Let’s face it: “Hello! How are you?” can only get you so far in life.
Your English classes have prepared you for language exams, university classes and travel—but have they prepared you for Friday night?
One reason why learning a language is so difficult is because the materials can start to seem irrelevant for “real life.”
While it’s good to have an understanding of basic grammar, common questions, key phrases and vocabulary, it’s also important that you be able to use English to communicate with people in the real world.
What’s So Special About These Types of Questions and Answers?
Look at the questions below and see if you can spot the differences:
“Hello! It is nice to meet you. How are you?”
“Hi there! I don’t think we’ve met. How are you doing?”
In essence, these questions are asking for the same information. However, #1 is more formal, while #2 shows a feeling of ease and familiarity. That being said, the first one is a good example of an appropriate question to help you prepare for a job interview in English, but the other will serve you better in many social situations that you’ll encounter in life.
These types of questions and answers will also force you to get comfortable with English contractions. The majority of time, English speakers use contractions in their normal speech to shorten words, making them smoother and faster to pronounce. For example, while it’s rare to hear “It is nice to meet you,” you’ll very commonly hear, “It’s nice to meet you.” There are many different contractions in English, so be patient—it will take time and effort to master them all.
13 Common English Questions and Answers to Give Your Social Life a Boost
For the sake of your social life, look at the following questions and answers that you’ll likely hear in casual conversations in English (for more basic questions, you can practice with resources like this English question and answer video).
Practice these questions with a partner, and then try to use a few of these phrases the next time you meet a new friend at a café, work event or social gathering.
You can also explore online resources like LingQ to learn English from a variety of popular, interesting content such as books and movies. You can also prepare yourself for social events by watching this short video with a few simple tips for making small talk.
Learning English for casual conversation is an important step towards mastering the art of small talk. Not only will these questions and answers help you to sound more natural in English, but they’ll allow your new friends to feel more comfortable and open around you, too.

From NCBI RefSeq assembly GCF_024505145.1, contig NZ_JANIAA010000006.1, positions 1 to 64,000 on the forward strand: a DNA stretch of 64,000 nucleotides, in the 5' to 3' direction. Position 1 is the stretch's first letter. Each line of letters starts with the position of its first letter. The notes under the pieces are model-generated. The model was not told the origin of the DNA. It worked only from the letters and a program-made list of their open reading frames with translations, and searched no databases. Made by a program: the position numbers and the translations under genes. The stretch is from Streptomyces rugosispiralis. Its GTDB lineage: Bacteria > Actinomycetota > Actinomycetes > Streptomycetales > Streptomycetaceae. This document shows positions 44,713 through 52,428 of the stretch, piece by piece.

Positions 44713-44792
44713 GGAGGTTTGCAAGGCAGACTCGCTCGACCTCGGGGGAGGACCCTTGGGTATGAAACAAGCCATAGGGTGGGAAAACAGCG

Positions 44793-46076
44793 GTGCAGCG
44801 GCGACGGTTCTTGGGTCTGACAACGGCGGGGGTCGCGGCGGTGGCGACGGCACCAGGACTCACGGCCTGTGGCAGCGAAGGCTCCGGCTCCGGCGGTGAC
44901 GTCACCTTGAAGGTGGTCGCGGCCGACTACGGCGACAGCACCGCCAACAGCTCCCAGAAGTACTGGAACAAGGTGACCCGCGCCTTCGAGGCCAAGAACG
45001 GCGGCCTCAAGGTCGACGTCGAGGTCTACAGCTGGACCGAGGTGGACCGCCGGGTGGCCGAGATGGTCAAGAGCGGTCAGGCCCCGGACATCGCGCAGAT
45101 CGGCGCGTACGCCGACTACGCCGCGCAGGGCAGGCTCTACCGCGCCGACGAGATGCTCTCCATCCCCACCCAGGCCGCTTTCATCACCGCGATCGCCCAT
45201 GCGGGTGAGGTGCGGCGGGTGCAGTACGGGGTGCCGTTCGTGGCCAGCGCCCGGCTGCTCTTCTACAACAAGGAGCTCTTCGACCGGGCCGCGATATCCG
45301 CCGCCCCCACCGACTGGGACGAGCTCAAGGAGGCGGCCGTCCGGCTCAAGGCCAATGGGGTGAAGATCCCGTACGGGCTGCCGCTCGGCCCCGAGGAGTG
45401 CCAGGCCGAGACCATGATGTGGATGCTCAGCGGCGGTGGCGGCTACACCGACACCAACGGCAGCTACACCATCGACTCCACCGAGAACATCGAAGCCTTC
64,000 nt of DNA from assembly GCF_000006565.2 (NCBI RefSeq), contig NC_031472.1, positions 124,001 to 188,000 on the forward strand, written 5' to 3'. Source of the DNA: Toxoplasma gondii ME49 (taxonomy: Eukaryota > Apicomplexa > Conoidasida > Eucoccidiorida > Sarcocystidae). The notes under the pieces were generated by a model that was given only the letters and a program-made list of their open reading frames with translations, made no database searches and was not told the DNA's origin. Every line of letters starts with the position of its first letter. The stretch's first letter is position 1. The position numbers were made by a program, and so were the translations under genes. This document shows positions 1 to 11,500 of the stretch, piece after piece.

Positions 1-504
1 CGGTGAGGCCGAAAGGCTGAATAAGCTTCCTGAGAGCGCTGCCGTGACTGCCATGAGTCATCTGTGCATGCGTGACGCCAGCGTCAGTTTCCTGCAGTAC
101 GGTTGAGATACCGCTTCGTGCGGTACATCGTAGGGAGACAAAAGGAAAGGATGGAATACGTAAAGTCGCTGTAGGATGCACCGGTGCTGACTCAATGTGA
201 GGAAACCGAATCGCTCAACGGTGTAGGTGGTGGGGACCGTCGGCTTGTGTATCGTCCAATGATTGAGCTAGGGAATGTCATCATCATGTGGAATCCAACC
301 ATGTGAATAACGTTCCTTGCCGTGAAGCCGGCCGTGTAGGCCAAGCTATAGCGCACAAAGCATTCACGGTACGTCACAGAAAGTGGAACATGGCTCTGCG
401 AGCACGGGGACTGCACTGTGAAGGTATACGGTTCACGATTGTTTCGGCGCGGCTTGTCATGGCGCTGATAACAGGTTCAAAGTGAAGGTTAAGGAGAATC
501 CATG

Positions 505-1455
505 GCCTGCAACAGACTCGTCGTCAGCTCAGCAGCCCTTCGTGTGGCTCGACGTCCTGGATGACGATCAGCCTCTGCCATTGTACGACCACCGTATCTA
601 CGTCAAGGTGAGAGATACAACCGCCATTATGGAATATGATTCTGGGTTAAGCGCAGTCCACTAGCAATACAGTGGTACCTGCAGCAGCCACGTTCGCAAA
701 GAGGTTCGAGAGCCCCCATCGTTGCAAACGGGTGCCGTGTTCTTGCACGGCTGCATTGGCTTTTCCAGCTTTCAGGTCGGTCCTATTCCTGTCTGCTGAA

1. So, what do you do?
This question is a typical question when making small talk to get to know the other person better. It’s asking, “What is your job?”
Right now, I’m a student. I’m in my second year of pharmacy school. How about you? What do you do?
I work as a tour guide for a local tour company. I’ve worked there for three years now. How about you?
That’s a good question! I do a little bit of everything: some writing, some photography and some graphic design, too. What do you do?
To encourage further conversation and be even more polite, you want to ask about them, too. As you can see from the examples above, adding the question “How about you?” or “And what about you?” will give the other person an opportunity to respond. You’ll see this on most of the examples that follow.
2. How’s (summer) treating you?
This question is asking about a specific part of your life, like your summer, your job or any other major event in your life. It’s another way of asking, “How is your summer?” or “How is your new job?”
Oh, it’s been really great. No complaints here! And how’s it going for you?
Not bad, can’t complain! And how is your summer going?
It’s treating me pretty well! I’ve gotten a lot out of it so far. And how’s summer going for you?
3. So, what have you been up to lately?
A person asking this question is asking about the awesome things you’ve done recently. Another way to ask this question is “How’s it going?” Usually, you only ask this question if you’re already familiar with the person. That is, you’ve seen them or met them before.